What does Windows Live Space Migration Mean to Chinese Users?

Recently, many of the Windows Live Space blog users in China mainland are upset by the notice of migration to WordPress.

Around Sep.29th, the users received a notice saying “The deadline is March, 2011, but you should move to WordPress immediately. …From Jan. 2011, you will be unable to add new posts, and March will be the last chance for you to access your account information.”

Like a stone thrown into a peaceful lake, this news shocked many Chinese users. For many of them, the Windows Live Space has been an important part of their life for a long time.

One of my friends has kept her Space blog for over five years, which records her five years of life after graduation from university, including memories of her relationships, career, marriage, and the birth of her first child. It records her happiness, sorrows, and valuable moments of herself, her family, and her baby. More importantly, her blog is opened only to a group of friends, who share with her all these memories. Her blog receives an average of 50 comments for each new entry, and such interaction among the friends is what makes the Space a cozy and private place.

Now, she has to move. She is worried that errors might occur during the migration and cause data loss or privacy issues.

She is also thinking about which new place to go. WordPress, strong as it is, remains a strange name for many Chinese users.

On Oct.7, Windows Live Space sent to its users another notice, “To provide better service, we will cooperate with WordPress in most part of the world. However, in China mainland, we are looking for local service partners. Before formal notice is announced, you can still use Windows Live Space as usual. Thank you for the 6 years with us. We remain your loyal friend.”

During the week between the two notices, what was happening?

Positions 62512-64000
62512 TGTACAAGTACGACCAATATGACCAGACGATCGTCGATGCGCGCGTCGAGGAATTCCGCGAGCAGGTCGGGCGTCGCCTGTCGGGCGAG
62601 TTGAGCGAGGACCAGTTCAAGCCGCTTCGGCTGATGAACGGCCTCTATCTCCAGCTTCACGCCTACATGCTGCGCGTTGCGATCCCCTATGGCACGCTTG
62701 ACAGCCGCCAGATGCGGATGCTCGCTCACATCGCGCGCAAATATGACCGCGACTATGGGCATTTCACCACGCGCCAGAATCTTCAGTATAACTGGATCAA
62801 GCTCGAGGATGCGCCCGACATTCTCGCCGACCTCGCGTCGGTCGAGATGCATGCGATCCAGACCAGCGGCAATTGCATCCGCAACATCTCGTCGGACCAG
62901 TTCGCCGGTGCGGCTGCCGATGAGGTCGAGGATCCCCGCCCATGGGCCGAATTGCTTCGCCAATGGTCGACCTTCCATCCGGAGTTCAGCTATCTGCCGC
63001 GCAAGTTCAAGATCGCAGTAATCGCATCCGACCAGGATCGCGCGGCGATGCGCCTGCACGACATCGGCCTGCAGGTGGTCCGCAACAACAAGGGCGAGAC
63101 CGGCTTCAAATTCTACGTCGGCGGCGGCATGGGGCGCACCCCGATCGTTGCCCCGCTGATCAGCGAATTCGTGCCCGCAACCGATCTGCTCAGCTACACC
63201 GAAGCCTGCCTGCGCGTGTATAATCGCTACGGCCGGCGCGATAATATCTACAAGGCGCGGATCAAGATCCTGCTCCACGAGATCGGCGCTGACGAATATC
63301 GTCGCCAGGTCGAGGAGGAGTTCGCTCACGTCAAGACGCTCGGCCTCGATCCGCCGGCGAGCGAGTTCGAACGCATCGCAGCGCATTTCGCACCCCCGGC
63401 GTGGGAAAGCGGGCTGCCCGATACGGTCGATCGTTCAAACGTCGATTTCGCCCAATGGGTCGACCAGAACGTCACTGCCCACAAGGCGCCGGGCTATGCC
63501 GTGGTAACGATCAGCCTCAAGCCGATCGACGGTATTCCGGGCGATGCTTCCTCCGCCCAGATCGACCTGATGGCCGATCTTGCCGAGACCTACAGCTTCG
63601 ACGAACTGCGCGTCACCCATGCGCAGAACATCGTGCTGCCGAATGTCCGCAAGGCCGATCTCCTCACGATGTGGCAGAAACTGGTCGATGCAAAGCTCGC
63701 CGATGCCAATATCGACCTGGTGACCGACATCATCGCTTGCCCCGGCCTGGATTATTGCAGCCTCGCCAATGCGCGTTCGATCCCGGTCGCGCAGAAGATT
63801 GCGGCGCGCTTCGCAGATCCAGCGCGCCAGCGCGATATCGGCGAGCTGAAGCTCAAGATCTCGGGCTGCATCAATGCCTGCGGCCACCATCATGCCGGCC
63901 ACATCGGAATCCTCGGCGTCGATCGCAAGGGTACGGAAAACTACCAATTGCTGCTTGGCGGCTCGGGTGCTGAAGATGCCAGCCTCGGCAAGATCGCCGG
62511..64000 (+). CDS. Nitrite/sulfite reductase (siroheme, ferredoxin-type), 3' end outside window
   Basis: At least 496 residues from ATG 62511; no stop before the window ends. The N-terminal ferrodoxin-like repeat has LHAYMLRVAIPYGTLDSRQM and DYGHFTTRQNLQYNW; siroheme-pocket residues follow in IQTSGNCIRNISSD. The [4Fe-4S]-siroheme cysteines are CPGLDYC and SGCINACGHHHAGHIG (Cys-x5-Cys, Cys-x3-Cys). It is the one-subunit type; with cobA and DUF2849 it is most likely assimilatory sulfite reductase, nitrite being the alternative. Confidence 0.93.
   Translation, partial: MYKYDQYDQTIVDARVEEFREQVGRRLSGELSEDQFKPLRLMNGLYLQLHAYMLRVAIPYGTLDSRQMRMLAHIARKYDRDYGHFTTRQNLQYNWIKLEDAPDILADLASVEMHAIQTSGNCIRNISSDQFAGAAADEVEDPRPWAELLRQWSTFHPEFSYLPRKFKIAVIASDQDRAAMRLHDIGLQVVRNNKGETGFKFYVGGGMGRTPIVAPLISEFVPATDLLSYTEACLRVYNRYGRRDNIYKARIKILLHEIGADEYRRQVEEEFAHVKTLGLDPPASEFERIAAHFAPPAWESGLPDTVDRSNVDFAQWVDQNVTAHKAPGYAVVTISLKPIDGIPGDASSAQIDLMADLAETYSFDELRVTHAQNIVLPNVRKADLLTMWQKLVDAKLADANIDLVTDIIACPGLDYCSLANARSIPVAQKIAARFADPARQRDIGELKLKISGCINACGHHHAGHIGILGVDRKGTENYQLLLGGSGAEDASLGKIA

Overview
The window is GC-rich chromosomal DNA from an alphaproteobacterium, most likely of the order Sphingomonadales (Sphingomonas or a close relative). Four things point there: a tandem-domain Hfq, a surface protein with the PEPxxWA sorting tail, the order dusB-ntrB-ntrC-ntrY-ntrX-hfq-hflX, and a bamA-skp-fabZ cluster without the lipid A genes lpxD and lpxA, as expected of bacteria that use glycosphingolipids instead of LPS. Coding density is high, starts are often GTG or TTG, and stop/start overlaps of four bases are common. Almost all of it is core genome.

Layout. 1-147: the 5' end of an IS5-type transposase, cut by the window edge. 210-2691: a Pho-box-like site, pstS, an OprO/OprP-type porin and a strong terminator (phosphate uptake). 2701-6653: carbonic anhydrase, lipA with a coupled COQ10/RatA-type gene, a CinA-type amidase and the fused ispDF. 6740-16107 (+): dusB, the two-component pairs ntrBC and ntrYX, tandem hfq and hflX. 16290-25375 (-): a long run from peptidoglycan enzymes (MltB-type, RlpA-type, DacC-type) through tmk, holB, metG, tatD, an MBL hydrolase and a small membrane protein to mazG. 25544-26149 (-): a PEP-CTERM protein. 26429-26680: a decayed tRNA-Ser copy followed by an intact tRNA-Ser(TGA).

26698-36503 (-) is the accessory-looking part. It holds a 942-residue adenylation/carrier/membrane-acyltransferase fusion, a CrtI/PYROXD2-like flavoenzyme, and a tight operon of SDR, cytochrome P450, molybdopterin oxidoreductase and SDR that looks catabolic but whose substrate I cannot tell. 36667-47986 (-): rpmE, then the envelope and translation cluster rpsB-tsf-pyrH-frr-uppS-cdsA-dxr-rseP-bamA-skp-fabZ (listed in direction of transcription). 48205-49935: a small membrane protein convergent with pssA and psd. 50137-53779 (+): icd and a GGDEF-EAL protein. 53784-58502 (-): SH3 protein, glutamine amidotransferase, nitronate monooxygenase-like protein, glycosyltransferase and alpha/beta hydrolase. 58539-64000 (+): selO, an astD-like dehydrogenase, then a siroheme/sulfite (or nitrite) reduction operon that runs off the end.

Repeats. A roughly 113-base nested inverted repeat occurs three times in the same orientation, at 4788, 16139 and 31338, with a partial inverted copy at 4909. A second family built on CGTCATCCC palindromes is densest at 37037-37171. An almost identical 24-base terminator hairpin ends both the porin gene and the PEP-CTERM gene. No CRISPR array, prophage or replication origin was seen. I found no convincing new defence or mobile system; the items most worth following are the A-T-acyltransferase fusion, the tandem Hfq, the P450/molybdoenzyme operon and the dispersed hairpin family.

Some of the Chinese users have already moved, still others are waiting or hesitating. Some users complain that when they try to move to WordPress, some web pages can’t be opened. Some users say that when they try to move to Sina, it seems all the posts are been censored and those private entries become open to all. Some users showed their disappointment towards Windows Live Space by asking, “Does it mean that Space force us to move??”, and “Regret I chose it 6 years ago.”

Meanwhile, the local companies begin to compete for this huge market. In China, although QQ has a large market share, numerous working young people prefer MSN to QQ, and Windows Live Space to QQ blog. Why? It really depends, but some people feel MSN and QQ represent distinct user groups.

QQ may not be the most competitive candidate, but it is very proactive in this matter.

Early on Oct. 3rd, QQ announced its new tools that can help users move their blogs from Windows Live Space to QQ blog. If users search “Windows Live Space moving” in Chinese language on Google, QQ’s notice of solution appears first on the top.

It is said that Windows Live Space might choose Sina as its partner, but its PR department said it is not decided yet.

(I personally feel very sorry that Windows Live Space decides to close its service in China. It must be a tough decision for the company because it is giving up so many loyal users.)


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